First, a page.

Irritable Bowel syndrome (IBS) is a very frequent condition in children. Its management is
difficult, often resulting in a persistence of chronical abdominal pain.
In adults, many patients affected by IBS improve under a gluten-free diet, even in the
absence of Celiac Disease (CD) or wheat allergy. This condition is called Non Coeliac Gluten
Sensitivity (NCGS). However, it is still not clear how to diagnose and manage NCGS, and the
pathophysiological mechanisms also remain elusive.
The aim of this study is to determine if NCGS exists in children with IBS and to identify the
clinical, serological, and histological characteristics, which could distinguish patients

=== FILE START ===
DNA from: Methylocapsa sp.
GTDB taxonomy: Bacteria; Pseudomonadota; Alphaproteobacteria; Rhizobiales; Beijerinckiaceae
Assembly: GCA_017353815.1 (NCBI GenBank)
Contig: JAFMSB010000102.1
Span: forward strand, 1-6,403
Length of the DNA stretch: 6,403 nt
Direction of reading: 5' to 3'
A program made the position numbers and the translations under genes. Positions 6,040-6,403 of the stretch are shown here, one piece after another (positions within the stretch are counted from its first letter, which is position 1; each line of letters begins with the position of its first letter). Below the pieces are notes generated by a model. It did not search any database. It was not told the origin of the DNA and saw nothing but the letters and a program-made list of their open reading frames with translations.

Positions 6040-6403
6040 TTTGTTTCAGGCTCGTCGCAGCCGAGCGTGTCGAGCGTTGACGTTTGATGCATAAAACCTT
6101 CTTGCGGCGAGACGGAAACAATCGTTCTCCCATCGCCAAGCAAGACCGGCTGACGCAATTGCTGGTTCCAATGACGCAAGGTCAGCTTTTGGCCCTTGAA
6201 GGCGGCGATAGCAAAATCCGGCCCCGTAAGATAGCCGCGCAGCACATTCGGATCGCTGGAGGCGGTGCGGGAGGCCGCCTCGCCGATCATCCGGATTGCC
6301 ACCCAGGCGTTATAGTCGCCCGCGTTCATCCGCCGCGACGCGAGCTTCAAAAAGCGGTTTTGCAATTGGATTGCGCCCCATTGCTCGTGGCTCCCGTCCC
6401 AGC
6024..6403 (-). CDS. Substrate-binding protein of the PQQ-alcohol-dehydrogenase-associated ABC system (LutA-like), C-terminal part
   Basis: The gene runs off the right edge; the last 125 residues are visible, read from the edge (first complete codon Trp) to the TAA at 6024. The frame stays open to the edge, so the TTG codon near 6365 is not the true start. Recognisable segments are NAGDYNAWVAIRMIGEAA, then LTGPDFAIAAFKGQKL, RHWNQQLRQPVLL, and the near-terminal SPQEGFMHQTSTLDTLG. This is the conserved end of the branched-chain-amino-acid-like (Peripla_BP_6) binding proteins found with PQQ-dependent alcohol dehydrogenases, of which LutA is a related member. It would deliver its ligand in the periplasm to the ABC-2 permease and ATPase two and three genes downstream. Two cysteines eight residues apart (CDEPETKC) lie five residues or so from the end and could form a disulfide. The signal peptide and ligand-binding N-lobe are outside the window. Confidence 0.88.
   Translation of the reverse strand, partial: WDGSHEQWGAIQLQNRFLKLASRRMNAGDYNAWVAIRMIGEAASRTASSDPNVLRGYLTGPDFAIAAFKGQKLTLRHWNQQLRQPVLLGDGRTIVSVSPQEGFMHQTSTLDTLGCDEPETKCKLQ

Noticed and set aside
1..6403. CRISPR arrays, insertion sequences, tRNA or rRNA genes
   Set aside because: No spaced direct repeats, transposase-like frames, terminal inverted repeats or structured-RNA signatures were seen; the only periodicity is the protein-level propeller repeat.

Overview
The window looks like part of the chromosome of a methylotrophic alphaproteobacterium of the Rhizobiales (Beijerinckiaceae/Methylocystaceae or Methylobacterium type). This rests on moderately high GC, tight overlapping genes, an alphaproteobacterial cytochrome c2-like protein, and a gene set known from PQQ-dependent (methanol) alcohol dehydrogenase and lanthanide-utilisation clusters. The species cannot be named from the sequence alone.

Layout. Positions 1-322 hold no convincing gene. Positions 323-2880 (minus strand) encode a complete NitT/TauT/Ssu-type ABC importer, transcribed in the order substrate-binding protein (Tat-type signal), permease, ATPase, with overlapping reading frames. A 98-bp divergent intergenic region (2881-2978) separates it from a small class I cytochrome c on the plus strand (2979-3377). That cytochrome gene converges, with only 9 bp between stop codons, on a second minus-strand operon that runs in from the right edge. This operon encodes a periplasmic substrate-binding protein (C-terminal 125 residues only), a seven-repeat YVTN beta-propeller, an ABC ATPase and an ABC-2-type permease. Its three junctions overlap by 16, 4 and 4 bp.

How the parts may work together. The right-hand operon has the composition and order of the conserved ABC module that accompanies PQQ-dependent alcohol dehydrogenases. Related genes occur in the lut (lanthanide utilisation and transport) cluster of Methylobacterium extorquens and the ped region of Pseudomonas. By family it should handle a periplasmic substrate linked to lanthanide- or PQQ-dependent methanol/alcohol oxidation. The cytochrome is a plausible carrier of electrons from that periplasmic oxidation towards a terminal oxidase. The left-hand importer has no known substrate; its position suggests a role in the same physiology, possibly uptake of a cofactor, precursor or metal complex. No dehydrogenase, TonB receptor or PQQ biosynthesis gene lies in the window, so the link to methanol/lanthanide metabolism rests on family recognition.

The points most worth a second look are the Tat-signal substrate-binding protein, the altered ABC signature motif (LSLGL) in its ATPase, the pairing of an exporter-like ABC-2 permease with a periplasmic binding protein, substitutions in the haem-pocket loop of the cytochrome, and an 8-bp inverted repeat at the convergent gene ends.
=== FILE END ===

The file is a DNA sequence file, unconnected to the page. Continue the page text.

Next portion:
with NCGS from conventional IBS and CD patients.
This is a prospective cohort study in a population of children affected by a moderate to
severe IBS for more than 6 months. All children had a Gluten Free Diet (GFD) for 6 weeks.
Then, children who improved under GFD were randomized in two groups for a double-blind
placebo-controled trial. One group had a reintroduction of gluten followed by a wash-out
period, then a placebo reintroduction, whereas the other group had the placebo first, then
the wash-out and the gluten reintroduction.